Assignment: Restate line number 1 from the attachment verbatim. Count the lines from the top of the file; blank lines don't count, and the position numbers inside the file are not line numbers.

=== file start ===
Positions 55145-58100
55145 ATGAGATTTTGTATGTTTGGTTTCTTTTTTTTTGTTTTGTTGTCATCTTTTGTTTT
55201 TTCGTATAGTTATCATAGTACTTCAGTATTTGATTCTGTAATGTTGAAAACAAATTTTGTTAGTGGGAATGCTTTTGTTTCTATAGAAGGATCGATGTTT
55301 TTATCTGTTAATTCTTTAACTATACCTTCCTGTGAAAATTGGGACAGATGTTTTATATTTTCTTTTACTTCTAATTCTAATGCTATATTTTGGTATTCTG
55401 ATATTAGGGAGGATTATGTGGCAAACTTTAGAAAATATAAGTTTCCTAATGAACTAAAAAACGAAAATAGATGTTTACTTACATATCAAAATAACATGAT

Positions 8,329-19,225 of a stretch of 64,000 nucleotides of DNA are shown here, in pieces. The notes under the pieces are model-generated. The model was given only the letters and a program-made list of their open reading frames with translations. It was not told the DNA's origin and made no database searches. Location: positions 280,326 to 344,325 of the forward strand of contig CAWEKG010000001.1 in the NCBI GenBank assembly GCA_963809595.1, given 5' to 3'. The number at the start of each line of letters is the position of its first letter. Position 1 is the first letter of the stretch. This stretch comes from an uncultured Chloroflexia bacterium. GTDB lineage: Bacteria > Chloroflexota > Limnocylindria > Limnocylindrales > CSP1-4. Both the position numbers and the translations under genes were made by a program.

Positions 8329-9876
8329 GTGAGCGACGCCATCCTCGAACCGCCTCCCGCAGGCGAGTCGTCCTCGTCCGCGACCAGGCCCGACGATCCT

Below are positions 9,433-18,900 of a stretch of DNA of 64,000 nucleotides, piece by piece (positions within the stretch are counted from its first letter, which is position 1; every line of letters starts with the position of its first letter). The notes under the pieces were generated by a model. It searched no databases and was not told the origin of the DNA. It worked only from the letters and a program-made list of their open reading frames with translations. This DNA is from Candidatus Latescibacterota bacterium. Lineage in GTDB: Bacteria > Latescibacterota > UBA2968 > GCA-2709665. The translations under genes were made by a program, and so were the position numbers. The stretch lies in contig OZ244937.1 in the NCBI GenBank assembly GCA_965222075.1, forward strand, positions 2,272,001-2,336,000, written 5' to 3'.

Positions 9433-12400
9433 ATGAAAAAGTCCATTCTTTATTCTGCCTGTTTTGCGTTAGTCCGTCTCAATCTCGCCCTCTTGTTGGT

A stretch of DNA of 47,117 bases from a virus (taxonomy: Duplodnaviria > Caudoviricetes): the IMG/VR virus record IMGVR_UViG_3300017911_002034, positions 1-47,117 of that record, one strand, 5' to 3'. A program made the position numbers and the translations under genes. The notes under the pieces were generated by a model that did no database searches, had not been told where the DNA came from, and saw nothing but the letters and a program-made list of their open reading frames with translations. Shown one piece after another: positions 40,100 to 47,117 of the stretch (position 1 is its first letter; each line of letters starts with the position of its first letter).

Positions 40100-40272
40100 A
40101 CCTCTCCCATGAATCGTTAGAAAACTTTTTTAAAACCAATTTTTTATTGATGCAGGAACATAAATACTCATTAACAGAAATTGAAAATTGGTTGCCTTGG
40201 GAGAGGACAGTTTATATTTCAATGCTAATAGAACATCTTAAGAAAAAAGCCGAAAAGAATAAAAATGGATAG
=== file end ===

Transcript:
Positions 55145-58100